It is with great nostalgia that I reminisce of the times when the video game industry simply bombarded us with Japanese RPGs, thanks to which I could always count on getting some interesting albums from the eastern style of music. I count Odin Sphere as one of them, with its hand-drawn graphics and beat-em-up battle system reminiscent of the first games from the previous console generation (Valkyrie Profile). Apart from that, the game proved equally interesting with regards to its music, thanks to the efforts of the Basiscape Co.Ltd. studio.
Apart from that, the game proved equally interesting with regards to its music.
After a few years of being out of print, the album was given a re-release and thus I was finally able to get a hold of the two-disc release of the Odin Sphere Original Soundtrack. I have not heard such varied music in a long while and the album certainly lives up to the expectations, with some minor grievances. Everything thanks to the hard work of Hitoshi Sakimoto, Masaharu Iwata, Mitsuhiro Kaneda, Kimihiro Abe and Manabu Namiki who have recorded over two hours of material with the cooperation of the Eminence Symphony Orchestra.
I should start by noting that, after a long time, Hitoshi Sakimoto surprised me with the gamut of new sounds. This is likely due to his collaborators and the project itself, which was undeniably exceptional in its art direction. When writing about Odin Sphere’s music, one must mention the album’s main theme, ODIN SPHERE’s Theme, which is also sung by Norihiko Kawahare. The vocalist sings it in French, thereby giving the mystical atmosphere of the Middle Ages and Baroque periods. The melody itself returns several times in various shapes and forms.
As one might expect, Hitoshi Sakimoto, known for his predilection for using his personal sample bank, has created tracks quite unlike his earlier works. On the first disc one can hear melancholy tracks (Opening Title, World Map) based on the album’s leitmotif. However, those atmospheric melodies are not everything that Sakimoto surprised me with. Apart from them, there is also no shortage of standard military battle themes (Battle in the Land of Fire, Trial), which are only the tip of the iceberg and a prelude to what awaits when listening through both discs.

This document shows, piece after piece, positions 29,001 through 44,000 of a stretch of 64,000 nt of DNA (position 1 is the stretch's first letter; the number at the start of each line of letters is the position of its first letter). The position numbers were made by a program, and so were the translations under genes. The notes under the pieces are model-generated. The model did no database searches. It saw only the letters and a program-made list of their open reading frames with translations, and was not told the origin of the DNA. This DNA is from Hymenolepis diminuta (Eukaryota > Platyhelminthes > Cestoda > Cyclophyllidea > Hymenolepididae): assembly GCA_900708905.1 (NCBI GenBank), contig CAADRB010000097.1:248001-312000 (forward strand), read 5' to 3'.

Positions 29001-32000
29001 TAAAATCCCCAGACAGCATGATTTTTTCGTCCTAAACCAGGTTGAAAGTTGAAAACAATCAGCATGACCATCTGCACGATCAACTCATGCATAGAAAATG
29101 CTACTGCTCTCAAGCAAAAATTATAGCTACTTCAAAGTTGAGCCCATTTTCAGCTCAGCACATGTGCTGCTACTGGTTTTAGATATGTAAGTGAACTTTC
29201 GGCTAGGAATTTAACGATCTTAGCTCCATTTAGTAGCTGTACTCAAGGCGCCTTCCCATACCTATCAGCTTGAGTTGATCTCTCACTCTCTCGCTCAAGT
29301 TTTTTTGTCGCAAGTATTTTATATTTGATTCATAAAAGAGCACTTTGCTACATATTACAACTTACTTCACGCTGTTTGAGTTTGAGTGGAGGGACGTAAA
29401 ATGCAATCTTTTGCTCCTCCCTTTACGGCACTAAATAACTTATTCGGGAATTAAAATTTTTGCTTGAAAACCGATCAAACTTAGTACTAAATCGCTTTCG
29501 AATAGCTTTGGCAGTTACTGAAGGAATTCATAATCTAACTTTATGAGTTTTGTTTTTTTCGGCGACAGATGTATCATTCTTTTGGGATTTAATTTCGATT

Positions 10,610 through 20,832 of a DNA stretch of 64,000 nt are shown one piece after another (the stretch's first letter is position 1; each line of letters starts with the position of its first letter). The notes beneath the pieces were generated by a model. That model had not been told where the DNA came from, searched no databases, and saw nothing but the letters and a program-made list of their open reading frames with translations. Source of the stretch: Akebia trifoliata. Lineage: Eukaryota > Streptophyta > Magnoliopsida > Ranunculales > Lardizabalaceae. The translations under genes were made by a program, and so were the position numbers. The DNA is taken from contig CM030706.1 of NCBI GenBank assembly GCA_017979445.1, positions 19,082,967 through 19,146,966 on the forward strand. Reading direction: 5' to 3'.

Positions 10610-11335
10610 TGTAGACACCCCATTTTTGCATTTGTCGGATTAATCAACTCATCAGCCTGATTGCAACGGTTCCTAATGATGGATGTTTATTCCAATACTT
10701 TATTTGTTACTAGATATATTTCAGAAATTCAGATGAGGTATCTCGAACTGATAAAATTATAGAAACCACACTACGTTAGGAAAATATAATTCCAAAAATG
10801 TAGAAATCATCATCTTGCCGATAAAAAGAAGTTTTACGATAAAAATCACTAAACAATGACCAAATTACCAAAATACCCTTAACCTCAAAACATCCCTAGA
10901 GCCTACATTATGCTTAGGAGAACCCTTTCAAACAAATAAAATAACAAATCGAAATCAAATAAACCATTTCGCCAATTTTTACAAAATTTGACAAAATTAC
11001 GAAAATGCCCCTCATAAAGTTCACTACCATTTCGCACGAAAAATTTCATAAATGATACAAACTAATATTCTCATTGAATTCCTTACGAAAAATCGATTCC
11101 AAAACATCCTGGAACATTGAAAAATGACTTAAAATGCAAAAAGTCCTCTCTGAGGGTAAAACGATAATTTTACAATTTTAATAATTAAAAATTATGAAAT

Masaharu Iwata, Mitsuhiro Kaneda, Kimihiro Abe and Manabu Namiki have written the rest of the tracks together, not straying much from Hitoshi Sakimoto’s style. Each of the composers tried to present their own vision of the mystical world which our heroes are to explore. In the case of Masaharu Iwata his role was to build, atmospheric, calm melodies, using the sound of the harpsichord in Tutorial, among others. His part in the project might have been small, but significant for the whole endeavor. The other three have presented themselves in an equally interesting way. It is Kimihiro Abe, however, who has left the biggest mark on the project, mainly with his military themes (Battle in Fairy Land, The Ruined Landscape of Nations at War), which served as his inspiration in consecutive productions of Basiscape Co.Ltd, including the Valkyria Chronicles Original Soundtrack.
On the one hand we hear folklore music typical of Irish and Scottish bands.
After listening to the Odin Sphere Original Soundtrack, I was left with mixed feelings, however. I had the impression that the album, despite its interesting, creatively-constructed melodies, while not tedious, suffers from an overabundance of motifs. The material on both discs is undeniably interesting, but that feeling lasts but for a short moment. In my opinion, what is missing is a definite decision as to what direction the project should take. On the one hand we hear folklore music typical of Irish and Scottish bands, on the other we have medieval music mixed using synthesizers. Those trifles aside, however, I believe Sakimoto and his team have recorded some music which warrants attention and maybe a place in your collection.